There are lots of people that I encounter who still believe that hypnosis is like being unconscious and that they are blissfully unaware of anything going on within them or around them while they sit having a sort of nap, believing that the hypnotist’s words are going in regardless and they’ll wake up and hallelujah! Changes will be made.

If only it were like that.

Last Friday on the self-hypnosis seminar that I was running in London, I had to do my usual job of asking people to pay attention during the group hypnosis sessions and not just wander off… I spend some time educating about hypnosis and the way to get the most from it, which I think is probably better than me just walking around the room kicking people in the shins if they drift off too far!

If you spend a day being hypnotised on and off and learning a lot of information and in a new environment, it can be tiring, especially if you travelled far and so I like to think of ways to keep people alert and invigorated. So I tell them about some of our afternoon exercises early in the day which keeps them paying attention.

I tell them that they’ll get the chance to experience localised anaesthesia, full body catalepsy and other things and show pictures from previous seminars… And boy do they pay attention then!

However, in life, we can stop paying attention and find ourselves wandering and drifting and do not have a loud mouthed ginger haired hypnotherapist to scare us into alertness! So I thought I’d share some other processes that can be used in conjunction with self-hypnosis to be more alert and not actually to finish the self-hypnosis session feeling sleepy and like a zombie!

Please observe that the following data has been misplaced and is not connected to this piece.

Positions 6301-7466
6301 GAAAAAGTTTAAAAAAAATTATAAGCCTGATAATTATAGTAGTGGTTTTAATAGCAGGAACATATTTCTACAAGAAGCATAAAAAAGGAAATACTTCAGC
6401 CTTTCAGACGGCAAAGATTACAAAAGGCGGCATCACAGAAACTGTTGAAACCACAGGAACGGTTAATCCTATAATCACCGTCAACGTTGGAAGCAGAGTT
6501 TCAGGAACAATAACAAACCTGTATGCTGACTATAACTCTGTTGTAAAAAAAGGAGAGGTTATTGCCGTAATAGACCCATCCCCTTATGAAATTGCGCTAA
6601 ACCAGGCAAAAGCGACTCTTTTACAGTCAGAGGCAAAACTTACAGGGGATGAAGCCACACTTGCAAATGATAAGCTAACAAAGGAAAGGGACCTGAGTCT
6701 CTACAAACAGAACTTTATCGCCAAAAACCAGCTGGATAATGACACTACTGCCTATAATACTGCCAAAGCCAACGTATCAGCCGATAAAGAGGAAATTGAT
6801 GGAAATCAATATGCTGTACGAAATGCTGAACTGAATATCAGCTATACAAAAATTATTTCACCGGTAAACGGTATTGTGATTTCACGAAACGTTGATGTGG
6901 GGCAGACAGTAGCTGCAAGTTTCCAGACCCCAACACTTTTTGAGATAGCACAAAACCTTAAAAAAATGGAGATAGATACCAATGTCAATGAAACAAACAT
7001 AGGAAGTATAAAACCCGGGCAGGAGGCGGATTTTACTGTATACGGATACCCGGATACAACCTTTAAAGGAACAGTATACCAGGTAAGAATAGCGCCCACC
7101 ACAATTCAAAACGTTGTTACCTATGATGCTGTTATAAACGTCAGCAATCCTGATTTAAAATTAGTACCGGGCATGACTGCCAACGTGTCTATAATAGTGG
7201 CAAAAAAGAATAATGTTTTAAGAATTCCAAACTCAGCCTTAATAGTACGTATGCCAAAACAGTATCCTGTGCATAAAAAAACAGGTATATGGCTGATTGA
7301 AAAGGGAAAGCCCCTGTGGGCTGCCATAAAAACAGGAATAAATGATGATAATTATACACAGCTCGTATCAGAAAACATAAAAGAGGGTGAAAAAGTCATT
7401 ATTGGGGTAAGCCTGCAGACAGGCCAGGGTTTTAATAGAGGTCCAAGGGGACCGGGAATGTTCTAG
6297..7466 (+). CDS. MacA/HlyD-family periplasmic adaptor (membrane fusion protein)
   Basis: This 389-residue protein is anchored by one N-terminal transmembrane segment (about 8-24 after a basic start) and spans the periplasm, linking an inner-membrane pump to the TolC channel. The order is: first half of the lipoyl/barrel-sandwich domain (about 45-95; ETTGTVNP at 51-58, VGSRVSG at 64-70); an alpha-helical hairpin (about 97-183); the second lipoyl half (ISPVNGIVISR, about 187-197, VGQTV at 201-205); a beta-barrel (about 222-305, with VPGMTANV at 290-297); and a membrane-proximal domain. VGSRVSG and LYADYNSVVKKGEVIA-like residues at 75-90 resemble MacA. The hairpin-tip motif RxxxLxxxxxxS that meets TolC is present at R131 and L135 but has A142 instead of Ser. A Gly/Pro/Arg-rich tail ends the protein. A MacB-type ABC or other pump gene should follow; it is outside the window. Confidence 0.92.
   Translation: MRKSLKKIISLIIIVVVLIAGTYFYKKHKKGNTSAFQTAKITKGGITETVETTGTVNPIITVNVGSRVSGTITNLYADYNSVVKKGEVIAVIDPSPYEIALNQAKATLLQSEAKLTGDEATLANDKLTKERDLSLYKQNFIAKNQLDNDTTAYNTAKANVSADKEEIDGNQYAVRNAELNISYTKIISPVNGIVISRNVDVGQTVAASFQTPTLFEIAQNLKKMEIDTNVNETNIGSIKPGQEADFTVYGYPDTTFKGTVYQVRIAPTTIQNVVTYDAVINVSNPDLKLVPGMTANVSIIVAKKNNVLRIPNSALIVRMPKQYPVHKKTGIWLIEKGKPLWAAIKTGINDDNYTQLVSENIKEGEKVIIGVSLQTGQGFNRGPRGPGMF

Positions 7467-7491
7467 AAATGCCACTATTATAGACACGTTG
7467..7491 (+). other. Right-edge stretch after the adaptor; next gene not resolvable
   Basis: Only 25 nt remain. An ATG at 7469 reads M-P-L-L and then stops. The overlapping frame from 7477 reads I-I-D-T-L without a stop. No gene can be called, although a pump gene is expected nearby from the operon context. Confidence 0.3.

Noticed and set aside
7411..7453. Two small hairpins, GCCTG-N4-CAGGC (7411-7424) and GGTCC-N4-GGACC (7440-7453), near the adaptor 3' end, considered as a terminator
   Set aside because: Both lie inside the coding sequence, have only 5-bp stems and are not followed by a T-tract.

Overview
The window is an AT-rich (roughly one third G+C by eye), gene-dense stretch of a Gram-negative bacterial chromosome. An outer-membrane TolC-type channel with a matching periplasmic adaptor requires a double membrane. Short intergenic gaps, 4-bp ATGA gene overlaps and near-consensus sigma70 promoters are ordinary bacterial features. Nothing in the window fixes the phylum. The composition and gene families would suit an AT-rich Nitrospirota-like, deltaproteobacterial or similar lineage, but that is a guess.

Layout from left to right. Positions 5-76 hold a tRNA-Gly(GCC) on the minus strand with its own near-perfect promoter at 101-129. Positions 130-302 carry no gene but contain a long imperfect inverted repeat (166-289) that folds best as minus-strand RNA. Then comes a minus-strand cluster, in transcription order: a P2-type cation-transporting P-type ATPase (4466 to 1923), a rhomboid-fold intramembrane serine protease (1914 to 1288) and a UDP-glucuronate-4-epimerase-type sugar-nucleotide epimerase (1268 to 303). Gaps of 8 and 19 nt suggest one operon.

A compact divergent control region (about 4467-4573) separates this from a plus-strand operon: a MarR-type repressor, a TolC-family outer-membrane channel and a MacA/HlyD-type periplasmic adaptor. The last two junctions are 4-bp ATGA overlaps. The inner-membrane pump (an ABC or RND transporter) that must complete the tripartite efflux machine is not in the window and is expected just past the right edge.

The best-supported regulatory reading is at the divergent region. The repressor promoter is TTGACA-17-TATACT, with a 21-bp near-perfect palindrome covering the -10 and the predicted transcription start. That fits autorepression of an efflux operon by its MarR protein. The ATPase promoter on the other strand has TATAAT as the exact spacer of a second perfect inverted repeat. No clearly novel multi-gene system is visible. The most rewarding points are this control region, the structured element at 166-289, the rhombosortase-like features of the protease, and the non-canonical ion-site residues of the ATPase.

Here are a number of ways to use self-hypnosis to be more alert, focused and pay more attention. You do not have to go through any deep structured process for these exercises; simply close your eyes and engage your imagination and use autosuggestion where relevant and they will revive, uplift, and get you invigorated and alert:

1. Stretch your arms and legs out and as you do so, imagine a colour or a sensation or even a sound that represents ‘energy’ flowing through those limbs and spreading through your spine and all the muscles of your body. You can tell yourself “I am more invigorated” and repeat the autosuggestion along with the movement a few times.

2. Imagine the oxygen that you are breathing is sweeping through you, clearing out stuffiness (maybe even imagine it clearing out dust and cobwebs, for example) and is uplifting and invigorating. You might like to imagine your breath getting deeper in a way that energises and uplifts you too. When you exhale, you could even offer up a sigh and a release to let go of what is unwanted and get really focused as you inhale.

With this, you could imagine exhaling stale air, or rubbish, or anything that you might imagine represents lethargy and lack of focus as you expel it and sweep it out of you.

3. I attended a masterclass of direct hypnosis and stage hypnosis earlier this year with Jon Chase. He mentioned that he noticed many people leaving a hypnotherapists office looking spaced out and sleepy. Therefore he brings people out of hypnosis with an increased tempo, and asks the individual to imagine mountain fresh spring water and fresh air reviving the senses as you come out of hypnosis.